SPRINGFIELD, IL – With high temperatures expected over the next couple of days, Illinois Department of Public Health Director Nirav Shah, M.D., J.D. is urging Illinoisans to take preventive actions to avoid heat-related illness like heat exhaustion and heat stroke.
â€œItâ€™s important for people to recognize the signs of heat-related illness and take action to prevent becoming sick.Â High heat and humidity can lead to serious health problems,â€ Director Shah said.Â â€œTo help your body cope with high temperatures, take steps to stay cool, increase your fluid intake, decrease your activities and wear appropriate clothing.â€
- Stay in air-conditioned buildings.Â Cooling centers can be found by logging onto http://www.illinois.gov/KeepCool/SitePages/CoolingCenters.aspx.
- Do not rely on a fan as your primary cooling device.
- Limit outdoor activity, especially midday when it is the hottest part of the day, and avoid direct sunlight.
- Wear loose, lightweight, light-colored clothing.
- Take cool showers or baths to lower your body temperature.
- Check on at-risk friends, family, and neighbors at least twice a day.Â These may include seniors and people with chronic health conditions.
- Drink more water than usual and donâ€™t wait until youâ€™re thirsty to hydrate.
- Drink 2 to 4 cups of water every hour while working or exercising outside.
- Avoid alcohol or beverages with high amounts of sugar.
- Check the local news for extreme heat warnings.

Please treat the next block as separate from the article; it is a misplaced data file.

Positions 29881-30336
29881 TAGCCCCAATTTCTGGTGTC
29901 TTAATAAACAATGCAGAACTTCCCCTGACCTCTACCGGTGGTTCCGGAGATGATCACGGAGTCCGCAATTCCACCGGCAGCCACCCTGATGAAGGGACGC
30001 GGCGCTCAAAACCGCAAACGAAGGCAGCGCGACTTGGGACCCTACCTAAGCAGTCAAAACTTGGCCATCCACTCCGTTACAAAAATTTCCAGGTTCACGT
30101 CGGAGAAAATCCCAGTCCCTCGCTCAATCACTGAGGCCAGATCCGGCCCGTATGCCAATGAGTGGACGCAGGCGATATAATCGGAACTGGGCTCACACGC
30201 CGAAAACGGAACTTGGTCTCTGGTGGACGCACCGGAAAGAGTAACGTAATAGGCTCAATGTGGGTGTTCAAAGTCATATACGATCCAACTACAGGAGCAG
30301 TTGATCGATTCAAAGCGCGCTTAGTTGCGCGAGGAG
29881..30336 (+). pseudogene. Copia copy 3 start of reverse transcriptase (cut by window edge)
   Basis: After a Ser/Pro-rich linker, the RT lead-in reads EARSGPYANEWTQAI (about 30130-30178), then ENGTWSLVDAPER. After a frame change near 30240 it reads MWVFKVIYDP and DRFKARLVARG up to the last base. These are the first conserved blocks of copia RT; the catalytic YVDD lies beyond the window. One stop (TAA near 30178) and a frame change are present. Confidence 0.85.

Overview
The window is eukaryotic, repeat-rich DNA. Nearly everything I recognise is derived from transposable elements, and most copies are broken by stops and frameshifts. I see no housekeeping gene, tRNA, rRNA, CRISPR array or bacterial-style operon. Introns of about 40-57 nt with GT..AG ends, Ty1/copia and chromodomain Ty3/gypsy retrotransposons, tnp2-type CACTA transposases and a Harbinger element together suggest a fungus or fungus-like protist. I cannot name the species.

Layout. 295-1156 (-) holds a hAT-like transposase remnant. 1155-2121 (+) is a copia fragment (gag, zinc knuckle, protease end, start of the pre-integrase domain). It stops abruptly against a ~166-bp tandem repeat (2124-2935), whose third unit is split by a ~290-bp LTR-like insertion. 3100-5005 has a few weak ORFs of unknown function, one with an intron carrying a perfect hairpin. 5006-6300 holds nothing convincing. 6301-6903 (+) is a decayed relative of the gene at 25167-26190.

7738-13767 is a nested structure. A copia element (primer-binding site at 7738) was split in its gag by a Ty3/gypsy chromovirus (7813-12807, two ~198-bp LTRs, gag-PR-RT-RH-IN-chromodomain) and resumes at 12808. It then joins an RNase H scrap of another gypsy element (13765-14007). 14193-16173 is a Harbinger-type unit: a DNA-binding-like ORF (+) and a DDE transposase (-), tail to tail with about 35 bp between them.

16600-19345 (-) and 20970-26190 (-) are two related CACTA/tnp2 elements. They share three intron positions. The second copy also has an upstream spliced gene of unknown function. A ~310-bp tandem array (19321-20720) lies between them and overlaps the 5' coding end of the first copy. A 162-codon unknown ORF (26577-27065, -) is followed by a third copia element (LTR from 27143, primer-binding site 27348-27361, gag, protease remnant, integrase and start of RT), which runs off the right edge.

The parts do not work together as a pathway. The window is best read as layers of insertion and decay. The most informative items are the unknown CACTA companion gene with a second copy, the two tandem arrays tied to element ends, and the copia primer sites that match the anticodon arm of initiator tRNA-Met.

- Visit www.dph.illinois.gov for heat related information.
Normally, the body cools itself by sweating.Â However, if temperatures and humidity are extremely high, sweating is not effective in maintaining the bodyâ€™s normal temperature.Â If the body does not cool properly or does not cool enough, a person may suffer a heat-related illness, which can become serious or even deadly if unattended.Â Warning signs and symptoms vary but may include:
People most vulnerable for heat-related illness include the elderly, those who work or exercise outdoors, infants and children, the homeless or poor, and people with a chronic medical condition.
The Illinois Department on Aging encourages relatives and friends to make daily visits or calls to senior citizens living alone. Â When temperatures and humidity are extremely high, seniors and people with chronic health conditions should be monitored for dehydration and other effects of extreme heat. Â Additionally, seniors should eat lighter meals, take longer and more frequent rests, and drink plenty of fluids.
Never leave anyone, including pets, alone in a closed, parked vehicle.Â The air temperature inside a car rises rapidly during hot weather and can lead to brain damage or death.
Log onto www.ready.illinois.gov and scroll toward the bottom for statewide weather information.